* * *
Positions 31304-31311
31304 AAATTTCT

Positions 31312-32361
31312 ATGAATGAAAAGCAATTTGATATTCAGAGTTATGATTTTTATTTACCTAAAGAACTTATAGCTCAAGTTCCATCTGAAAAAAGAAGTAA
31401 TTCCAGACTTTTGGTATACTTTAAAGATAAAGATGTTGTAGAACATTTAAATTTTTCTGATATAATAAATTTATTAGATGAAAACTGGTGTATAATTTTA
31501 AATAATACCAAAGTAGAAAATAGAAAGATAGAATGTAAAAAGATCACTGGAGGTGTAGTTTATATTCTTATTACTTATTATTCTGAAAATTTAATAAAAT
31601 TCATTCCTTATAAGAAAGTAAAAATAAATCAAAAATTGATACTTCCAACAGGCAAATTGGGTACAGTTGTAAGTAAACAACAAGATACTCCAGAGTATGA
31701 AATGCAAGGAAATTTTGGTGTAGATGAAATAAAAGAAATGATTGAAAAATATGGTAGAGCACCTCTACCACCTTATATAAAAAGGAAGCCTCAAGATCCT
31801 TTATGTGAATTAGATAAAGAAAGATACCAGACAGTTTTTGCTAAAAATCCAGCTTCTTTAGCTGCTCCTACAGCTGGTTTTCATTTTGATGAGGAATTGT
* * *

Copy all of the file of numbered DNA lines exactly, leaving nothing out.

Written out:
Positions 31304-31311
31304 AAATTTCT

Positions 31312-32361
31312 ATGAATGAAAAGCAATTTGATATTCAGAGTTATGATTTTTATTTACCTAAAGAACTTATAGCTCAAGTTCCATCTGAAAAAAGAAGTAA
31401 TTCCAGACTTTTGGTATACTTTAAAGATAAAGATGTTGTAGAACATTTAAATTTTTCTGATATAATAAATTTATTAGATGAAAACTGGTGTATAATTTTA
31501 AATAATACCAAAGTAGAAAATAGAAAGATAGAATGTAAAAAGATCACTGGAGGTGTAGTTTATATTCTTATTACTTATTATTCTGAAAATTTAATAAAAT
31601 TCATTCCTTATAAGAAAGTAAAAATAAATCAAAAATTGATACTTCCAACAGGCAAATTGGGTACAGTTGTAAGTAAACAACAAGATACTCCAGAGTATGA
31701 AATGCAAGGAAATTTTGGTGTAGATGAAATAAAAGAAATGATTGAAAAATATGGTAGAGCACCTCTACCACCTTATATAAAAAGGAAGCCTCAAGATCCT
31801 TTATGTGAATTAGATAAAGAAAGATACCAGACAGTTTTTGCTAAAAATCCAGCTTCTTTAGCTGCTCCTACAGCTGGTTTTCATTTTGATGAGGAATTGT